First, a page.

If the Brexit ne­go­ti­a­tions are a game of chess, Theresa May is dan­ger­ously close to check­mate

The Sunday Telegraph - Sunday - - Back Page -

Two years ago, af­ter Theresa May’s fate­ful de­ci­sion that she wanted us not just to leave the EU but to shut our­selves off from “fric­tion­less” ac­cess to the ex­port mar­ket which pro­vides one pound in ev­ery eight we earn as a na­tion, I wrote that we seemed to be em­bark­ing on a game of snakes and lad­ders where we were de­ter­mined to avoid ev­ery lad­der that might help us to climb the board to­wards the de­sired goal, and to seek out ev­ery snake which would slide us back down again to square one.

An­other sport­ing anal­ogy since used by oth­ers has been that which chess play­ers call zugzwang. This is where a player reaches a po­si­tion where any sub­se­quent move will be dis­as­trous for him.

Such is the po­si­tion we have boxed our­selves into to­day, where MPS are this week faced with a choice be­tween the devil and the rag­ing sea. On one hand our MPS can vote for a deal im­posed on us by the EU, which would leave us much worse off than we are now. On the other, we can drop out of the EU with “no deal” for what Mrs May only coyly calls “un­charted ter­ri­tory” al­though she must now re­alise this would be a far greater dis­as­ter than her own “bad deal”.

The real prob­lem, of course, is that our politi­cians have got them­selves into such a hope­lessly ill-in­formed mud­dle that there is no longer a Com­mons ma­jor­ity in sup­port of any next move we might make. The var­i­ous vo­cif­er­ous fac­tions all know what they are against, but they can­not agree on any pos­i­tive move that might dig us out of the gap­ing hole they have all un­wit­tingly con­spired to get us into.

We still hear one lu­natic fringe claim­ing that, if we leave with­out a deal, we can some­how just rely on those fa­bled “WTO rules”. In my view that op­tion doesn’t ex­ist – with the WTO merely pro­vid­ing prin­ci­ples, which can only take force when used to shape a for­mal trade agree­ment.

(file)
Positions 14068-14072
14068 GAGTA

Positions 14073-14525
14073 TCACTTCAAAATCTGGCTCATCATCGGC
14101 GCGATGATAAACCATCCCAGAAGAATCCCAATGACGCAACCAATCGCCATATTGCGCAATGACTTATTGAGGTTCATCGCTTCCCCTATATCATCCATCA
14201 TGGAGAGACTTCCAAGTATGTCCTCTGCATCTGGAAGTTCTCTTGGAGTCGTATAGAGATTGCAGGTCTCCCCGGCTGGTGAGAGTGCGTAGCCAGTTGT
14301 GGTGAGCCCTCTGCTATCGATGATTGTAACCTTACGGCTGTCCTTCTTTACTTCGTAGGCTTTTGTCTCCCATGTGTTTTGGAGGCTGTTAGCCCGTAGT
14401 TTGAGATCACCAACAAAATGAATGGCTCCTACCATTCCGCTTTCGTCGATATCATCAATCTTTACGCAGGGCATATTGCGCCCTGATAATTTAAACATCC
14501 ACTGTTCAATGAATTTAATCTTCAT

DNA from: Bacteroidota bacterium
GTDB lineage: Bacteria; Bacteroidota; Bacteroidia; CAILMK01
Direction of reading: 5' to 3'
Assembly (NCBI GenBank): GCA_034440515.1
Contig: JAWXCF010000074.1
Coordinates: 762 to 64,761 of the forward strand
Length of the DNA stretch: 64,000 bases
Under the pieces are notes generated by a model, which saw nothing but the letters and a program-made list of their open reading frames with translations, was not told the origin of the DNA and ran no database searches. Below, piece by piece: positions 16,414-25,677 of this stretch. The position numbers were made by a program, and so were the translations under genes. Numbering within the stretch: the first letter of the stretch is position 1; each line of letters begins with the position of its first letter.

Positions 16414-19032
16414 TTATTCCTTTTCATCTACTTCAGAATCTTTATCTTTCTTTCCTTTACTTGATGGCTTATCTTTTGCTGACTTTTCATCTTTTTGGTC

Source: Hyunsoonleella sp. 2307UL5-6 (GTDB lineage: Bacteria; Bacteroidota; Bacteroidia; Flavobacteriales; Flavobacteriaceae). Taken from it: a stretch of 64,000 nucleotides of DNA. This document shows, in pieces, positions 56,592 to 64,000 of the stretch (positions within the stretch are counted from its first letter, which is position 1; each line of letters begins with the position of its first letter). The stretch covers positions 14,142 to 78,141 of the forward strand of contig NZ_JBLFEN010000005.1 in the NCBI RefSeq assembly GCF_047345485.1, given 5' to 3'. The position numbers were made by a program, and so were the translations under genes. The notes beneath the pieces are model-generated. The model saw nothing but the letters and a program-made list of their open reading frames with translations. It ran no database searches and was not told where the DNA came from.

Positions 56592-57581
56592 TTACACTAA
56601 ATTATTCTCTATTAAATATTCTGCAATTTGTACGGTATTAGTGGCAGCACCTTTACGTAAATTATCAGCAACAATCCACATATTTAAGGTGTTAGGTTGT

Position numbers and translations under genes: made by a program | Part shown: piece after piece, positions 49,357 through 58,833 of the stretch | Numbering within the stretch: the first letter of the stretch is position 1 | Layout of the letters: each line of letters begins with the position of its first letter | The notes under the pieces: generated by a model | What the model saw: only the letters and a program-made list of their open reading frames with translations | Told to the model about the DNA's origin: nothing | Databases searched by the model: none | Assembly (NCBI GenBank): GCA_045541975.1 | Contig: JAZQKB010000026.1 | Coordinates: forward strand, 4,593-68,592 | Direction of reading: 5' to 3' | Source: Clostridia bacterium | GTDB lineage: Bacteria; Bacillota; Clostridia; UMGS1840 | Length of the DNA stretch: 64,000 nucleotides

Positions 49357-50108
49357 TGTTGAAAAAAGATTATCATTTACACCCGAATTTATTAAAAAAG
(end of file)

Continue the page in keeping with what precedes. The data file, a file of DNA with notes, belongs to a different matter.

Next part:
An­other bunch clam­ours ever more loudly for a sec­ond ref­er­en­dum, which would take months to set up and plunge the coun­try into an even more toxic state of chaos than it is in al­ready.

For two years these groups have been tear­ing them­selves apart over one lit­tle bub­ble of make-believe af­ter an­other, to the point where we now seem be slid­ing by de­fault to­wards the worst pos­si­ble op­tion of all: an eco­nomic, so­cial and po­lit­i­cal catas­tro­phe far greater than most peo­ple have yet be­gun to imag­ine, as we shall only dis­cover when it hits us.

The fault for this lies squarely with our en­tire po­lit­i­cal class. Locked away with the me­dia in their West­min­ster bub­ble, they never be­gan to un­der­stand the re­al­ity of what we were up against, and how much of this mess could sen­si­bly have been avoided. One can­not think of any time in his­tory when the stand­ing of Bri­tish politi­cians, ei­ther with the pub­lic at large or in the eyes of the out­side world, has ever – quite de­servedly – been lower.

De­spite his un­nerv­ing re­sem­blance to a mad bull ram­pag­ing through a china shop, there have been ma­jor po­lit­i­cal is­sues on which, in his will­ing­ness to defy pre­vail­ing lib­eral group­think, Pres­i­dent Trump has got it hero­ically right, and for good rea­sons.

One was his de­ci­sion to pull the US out of that make-believe event, the Paris cli­mate ac­cord, be­cause he recog­nised that, for all the self-de­cep­tion of the West, the rest of the world, led by China and In­dia, never had any in­ten­tion of re­duc­ing their CO2 emis­sions. An­other was his de­ci­sion to pull out of the equally fraud­u­lent nu­clear deal with Iran, which never in­tended to ob­serve it, and only used the West’s un­freez­ing of the coun­try’s as­sets to fi­nance its role as the ma­jor spon­sor of ter­ror­ism and desta­bil­i­sa­tion all across the Mid­dle East.

But the mad­dest thought ever to en­ter Trump’s wild and whirling head was his ob­ses­sion with build­ing a wall along the Mex­i­can bor­der. So long as he stuck with it, this seemed more than any to be the is­sue which would fi­nally catch him out.

The Democrats in their own way may not be any bet­ter than Trump. But in those dis­mally de­grad­ing scenes in Wash­ing­ton and the Oval Of­fice we are look­ing at the be­gin­ning of the end of eas­ily the odd­est Pres­i­dency in Amer­ica’s his­tory.

We now seem to be slid­ing to­wards the worst op­tion of all

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